Solar Power System Installed At Tongan Police Headquarters

Country targets 50% renewable energy generation by 2020

NUKU‘ALOFA, Tonga (Matangi Tonga, Sept. 28, 2016) – A 225kWh Tonga Police Solar System constructed with NZD$1.2 million  [US$875,000] jointly funded by the Governments of Australia and New Zealand under a Tonga Police Development Program was commissioned today, Wednesday 28 September, at Longolongo.

The solar roof and ground mounted system complete with a 180kWh battery storage at the Police headquarters, is a partnership between Tonga Police and Tonga Power Ltd, on a three-year pilot program.

This arrangement will feed solar electricity from the new system into the Tonga Power grid and reduce the cost of electricity to Tonga Police. The system can generate 225kWh of renewable energy and the facility is expected to provide excess capacity which can be saved at the battery storage bank to offset the energy needs of Tonga Police stations, during peak times.

Tonga Power Ltd.'s CEO Robert Matthews said the pilot program hoped to set a benchmark for future expansion of a national solar photo-voltaic distributive energy program that aims to feed energy harvested from the sun into the power grid.

“This program will see a dual tariff in place with Tonga Police to encourage exporting of electricity from the 180kWh of battery storage onto the Tonga Power grid during peak demand.”

He said the program was designed in mind that it had to provide a sufficient solar energy to offset the energy needs to Tonga Police stations and that the facility was selectively oversized to provide excess capacity with battery storage, among other things.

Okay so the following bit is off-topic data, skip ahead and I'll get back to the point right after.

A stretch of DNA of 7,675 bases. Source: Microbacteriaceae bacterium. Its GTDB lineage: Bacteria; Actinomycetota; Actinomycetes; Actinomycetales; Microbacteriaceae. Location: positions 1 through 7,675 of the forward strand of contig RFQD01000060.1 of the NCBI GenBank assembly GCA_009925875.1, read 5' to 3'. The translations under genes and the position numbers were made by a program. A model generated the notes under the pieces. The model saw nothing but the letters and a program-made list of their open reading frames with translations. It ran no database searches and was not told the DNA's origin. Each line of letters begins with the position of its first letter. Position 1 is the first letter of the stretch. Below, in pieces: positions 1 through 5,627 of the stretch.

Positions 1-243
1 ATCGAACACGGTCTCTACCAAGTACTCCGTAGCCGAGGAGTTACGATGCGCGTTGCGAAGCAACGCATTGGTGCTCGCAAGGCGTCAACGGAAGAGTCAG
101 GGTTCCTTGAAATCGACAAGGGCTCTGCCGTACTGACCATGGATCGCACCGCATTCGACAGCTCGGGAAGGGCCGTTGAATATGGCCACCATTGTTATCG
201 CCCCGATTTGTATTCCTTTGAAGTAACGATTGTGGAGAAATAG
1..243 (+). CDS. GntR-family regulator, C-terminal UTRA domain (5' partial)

“This is an exciting project and I believe sets an excellent example and a significant leap towards the development of renewable energy forms of electricity generation in Tonga, which will hopefully encourage others to consider a similar approach to develop renewable energy projects in the future.”

Target

Deputy Prime Minister Siaosi Sovaleni unveiled a plaque at the site and said this project would enhance the operational capacity of Tonga Police through access to a reliable source of electricity, reduce operation costs and contribute to Government’s efforts to reach 50% renewable energy by 2020.

This project had also seen the development and implementation of other solar power systems at police stations in Mu’a, Vaini, Nukunuku and now this oversized roof and ground-mounted system at Longolongo, he said.

He thanked the Minister of Police Pohiva Tu'i'onetoa, Police Commissioner Stephen Caldwell and the Australian and NZ Governments for their continuing support to the Tonga Police Development Program.

Police Commissioner Caldwell said the 225kWh system will not only enhance the operational capacity of Tonga Police through access to reliable source of electricity 24-hrs daily, seven-days a week but more importantly perhaps, it will also aid the Tongan Government’s priority to reduce reliance on imported fossil fuel through the use of renewable energy.

“Importantly systems and procedures are being established to ensure the long term sustainability of this system by Tonga Police without future financial impost on the Tongan Government or donors. It will ensure the ongoing financial sustainability of the system itself and the Tonga Police Development Program.”

The New Zealand High Commissioner HE Sarah Walsh and Australian Acting High Commissioner Sophie Tempy who were present noted in their speeches their Governments' support to the Tongan Government's target to have 50% renewable energy by 2020. 

The 225kWh system can generate power roughly equivalent to approximately 80,000 liters of diesel per annum.

Matangi Tonga Magazine
Copyright © 2016 Matangi Tonga. All Rights Reserved

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